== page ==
No Need For Attention | BMW 435i Convertible

BY Azfar Hashim

BMW’s 4 Series Convertible looks more upmarket than the 3 Series, and should go down well with executives looking for a car to cruise around in after a hard day’s work…

Photos by Azfar Hashim

CBD dwellers are the highest consumers of convertibles. If you do not want to take my word for it, I highly suggest you take a stool and park yourself at any junctions along Cecil Street and Church Street; you will see anything from a Daihatsu Copen all the way to Ferrari 458 Spider down these roads.

Highly popular models, however, are the BMW 3 Series Convertible and followed by the Maserati GranCabrio. These two models are so common in this part of Singapore, to the point that it does not wow the crowd anymore.

Which is a good thing, in my humblest opinion. When you drive a car like this, you sometimes do not need the attention; you do not want to be labeled a poseur just for driving with the roof down. After a long day at work, sometimes all you need is just the natural air, with the wind blowing in your hair, knowwadimean?

Which is why the new 435i Convertible will go down very well with you, if you second my opinion.

From the front it looks rather unsuspecting - just like the F30 3 Series, another common car in this part of Singapore. Which means driving around, even with the roof down, will not get you any death stares; a CBD dweller myself, I should know, because over the course of my time with the car, I would come to the office early in the morning (to avoid paying hefty ERP charges, of course) and drive home in the evening with the roof down without getting any unwanted attention (although there was one morning I was approached in Golden Shoe Carpark by a gentleman driving an E60 523i who was asking me what seem like five thousand questions about the 435i Convertible and then ending with a, “I think this will be my next car”).

First world issues aside, the 435i has more than enough firepower to get it moving. Under the bonnet lies BMW’s highly utilized but brilliant 3.0-litre, 6-cylinder turbocharged lump and mated to the ZF-supplied 8-speed transmission, pushes out 306 bhp and 400 Nm worth of torque. Zero to hero takes 5.5 seconds — 0.4 seconds slower than the Coupe equivalent due to the additional weight from the foldable roof and mechanism, but still good enough to see off deep-pocketed boyracers in their European hatchbacks.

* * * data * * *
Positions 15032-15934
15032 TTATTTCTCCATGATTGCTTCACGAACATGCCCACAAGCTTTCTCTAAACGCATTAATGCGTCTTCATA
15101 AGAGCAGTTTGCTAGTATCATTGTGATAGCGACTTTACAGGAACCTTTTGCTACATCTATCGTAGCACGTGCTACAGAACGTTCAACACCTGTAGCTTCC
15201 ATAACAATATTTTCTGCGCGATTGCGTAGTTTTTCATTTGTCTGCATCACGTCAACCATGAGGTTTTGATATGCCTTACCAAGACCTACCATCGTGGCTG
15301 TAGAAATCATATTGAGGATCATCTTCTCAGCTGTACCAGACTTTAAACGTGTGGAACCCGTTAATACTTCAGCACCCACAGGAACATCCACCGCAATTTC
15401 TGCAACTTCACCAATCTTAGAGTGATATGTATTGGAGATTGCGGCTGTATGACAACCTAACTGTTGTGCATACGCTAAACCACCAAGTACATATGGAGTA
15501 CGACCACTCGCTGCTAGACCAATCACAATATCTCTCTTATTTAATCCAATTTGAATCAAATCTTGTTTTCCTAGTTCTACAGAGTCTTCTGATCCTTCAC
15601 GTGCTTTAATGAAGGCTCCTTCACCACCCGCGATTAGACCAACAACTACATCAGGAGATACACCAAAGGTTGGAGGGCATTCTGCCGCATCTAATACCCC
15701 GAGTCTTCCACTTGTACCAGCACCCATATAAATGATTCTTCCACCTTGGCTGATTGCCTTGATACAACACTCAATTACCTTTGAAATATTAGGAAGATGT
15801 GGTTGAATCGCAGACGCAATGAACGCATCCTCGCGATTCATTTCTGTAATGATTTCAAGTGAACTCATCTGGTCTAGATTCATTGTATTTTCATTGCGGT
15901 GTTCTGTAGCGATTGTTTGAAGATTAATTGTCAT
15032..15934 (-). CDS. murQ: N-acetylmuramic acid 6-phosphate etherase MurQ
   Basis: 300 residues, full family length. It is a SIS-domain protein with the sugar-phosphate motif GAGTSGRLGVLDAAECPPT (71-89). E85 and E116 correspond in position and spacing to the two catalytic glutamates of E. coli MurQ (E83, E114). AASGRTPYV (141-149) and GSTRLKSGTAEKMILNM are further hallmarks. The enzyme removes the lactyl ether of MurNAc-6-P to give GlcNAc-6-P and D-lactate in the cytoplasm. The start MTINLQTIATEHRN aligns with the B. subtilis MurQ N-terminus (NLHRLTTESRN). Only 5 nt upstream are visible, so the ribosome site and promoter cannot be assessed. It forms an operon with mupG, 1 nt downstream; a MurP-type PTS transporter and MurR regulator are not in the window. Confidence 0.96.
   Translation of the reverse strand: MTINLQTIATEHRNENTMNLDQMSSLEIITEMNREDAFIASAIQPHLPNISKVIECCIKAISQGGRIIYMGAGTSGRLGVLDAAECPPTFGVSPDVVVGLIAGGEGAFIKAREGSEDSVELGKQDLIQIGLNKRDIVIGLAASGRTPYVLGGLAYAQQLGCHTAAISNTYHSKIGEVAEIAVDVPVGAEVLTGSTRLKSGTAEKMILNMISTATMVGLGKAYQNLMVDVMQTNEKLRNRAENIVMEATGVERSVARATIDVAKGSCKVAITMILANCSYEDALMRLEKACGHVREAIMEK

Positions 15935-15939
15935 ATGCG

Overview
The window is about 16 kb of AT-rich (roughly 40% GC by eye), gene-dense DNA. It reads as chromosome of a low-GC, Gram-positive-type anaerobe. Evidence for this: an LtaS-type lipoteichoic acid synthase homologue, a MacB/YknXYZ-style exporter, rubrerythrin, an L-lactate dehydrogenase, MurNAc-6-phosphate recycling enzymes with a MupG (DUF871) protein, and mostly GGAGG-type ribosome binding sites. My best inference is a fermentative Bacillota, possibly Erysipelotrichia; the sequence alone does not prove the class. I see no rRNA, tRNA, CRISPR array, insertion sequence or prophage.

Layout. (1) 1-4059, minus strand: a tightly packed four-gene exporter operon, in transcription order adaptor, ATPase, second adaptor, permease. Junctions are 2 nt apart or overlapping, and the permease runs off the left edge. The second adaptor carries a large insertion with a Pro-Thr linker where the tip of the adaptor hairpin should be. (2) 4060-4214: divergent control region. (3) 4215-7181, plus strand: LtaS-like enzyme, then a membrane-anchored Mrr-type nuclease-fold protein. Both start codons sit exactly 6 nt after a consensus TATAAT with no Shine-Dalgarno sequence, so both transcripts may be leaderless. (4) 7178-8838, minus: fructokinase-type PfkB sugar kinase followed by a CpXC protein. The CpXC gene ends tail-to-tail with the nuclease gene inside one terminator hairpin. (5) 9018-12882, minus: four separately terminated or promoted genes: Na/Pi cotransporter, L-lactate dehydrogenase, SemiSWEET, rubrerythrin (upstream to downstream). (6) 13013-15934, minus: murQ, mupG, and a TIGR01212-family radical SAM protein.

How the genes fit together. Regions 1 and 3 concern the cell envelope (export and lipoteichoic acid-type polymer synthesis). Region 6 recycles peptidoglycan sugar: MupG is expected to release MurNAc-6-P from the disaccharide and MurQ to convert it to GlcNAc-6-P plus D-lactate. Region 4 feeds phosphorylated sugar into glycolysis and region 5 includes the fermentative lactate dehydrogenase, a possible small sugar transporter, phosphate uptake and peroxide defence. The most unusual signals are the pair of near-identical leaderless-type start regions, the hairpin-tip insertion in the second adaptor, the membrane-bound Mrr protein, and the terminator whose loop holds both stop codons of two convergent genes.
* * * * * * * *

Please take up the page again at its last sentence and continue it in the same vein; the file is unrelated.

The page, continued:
Gaps in traffic are quickly closed and you can easily dart from one lane to another when the road opens up. It even covers ground very fast and effectively, reaching three-figure speeds out on the expressway without a hiccup — to give you an idea of how fast this thing is, one moment I was leaving the MCE and the next, I was already tucking myself into bed (ok, so I was exaggerating but you get the idea).

The steering is well weighted and you do get full control in your palm. It’s a rear-wheel drive, and the car is firmly planted even when driving roof down, particularly in Sport mode. You can even play around with the car, judging by how BMW still stuck on to the traditional handbrake with a lever rather than utilizing a pretentious electronic one. Yes, you can still play hooligan and oversteer it around when the sudden urge to impress (yourself) arises. On another note, it does not feel as trusty to throw hard around corners as the Coupe, again, largely due to the extra metal it is lugging around; but then for its class, the part-time coupe/ part-time topless 435i still performs better than average.

You can just know that additional refinement was even given to the 435i Convertible; I am sure it is not psychological. The gearshifts are smooth and not rude, plus the engine does the job fluidly rather than brutally. The exhaust note, on the other hand, is detrimental to your driving license and fuel economy: all you want to do in the MCE is constantly hold it in third or fourth and hear all its glory. My word, it is just so, so addictive. Munich really knows what a typical BMW Convertible buyer wants out of their money…

Aside from the roof up/down button, inside is still your typical 3 and 4 Series though, with everything else remaining solid and driver-oriented. The iDrive is idiot-proof, the rear is able to seat an average-sized adult and with the roof up, the boot is still useable.

So at the end of the day, why on earth should you part with close to $350k? To put it bluntly, it’s simply because (a) this is a BMW, (b) the engine and transmission is brilliant, (c) the exhaust note is wonderful, (d) the interior is simple and not over the top and lastly (e) BMW know what to build, and they’ve built it well with this car. There, five good reasons.

The not so good reason? That price tag. You could go home with a more engaging Boxster S for a little bit more money — that is if you do not mind the attention that comes along with it and do not need two additional seats behind.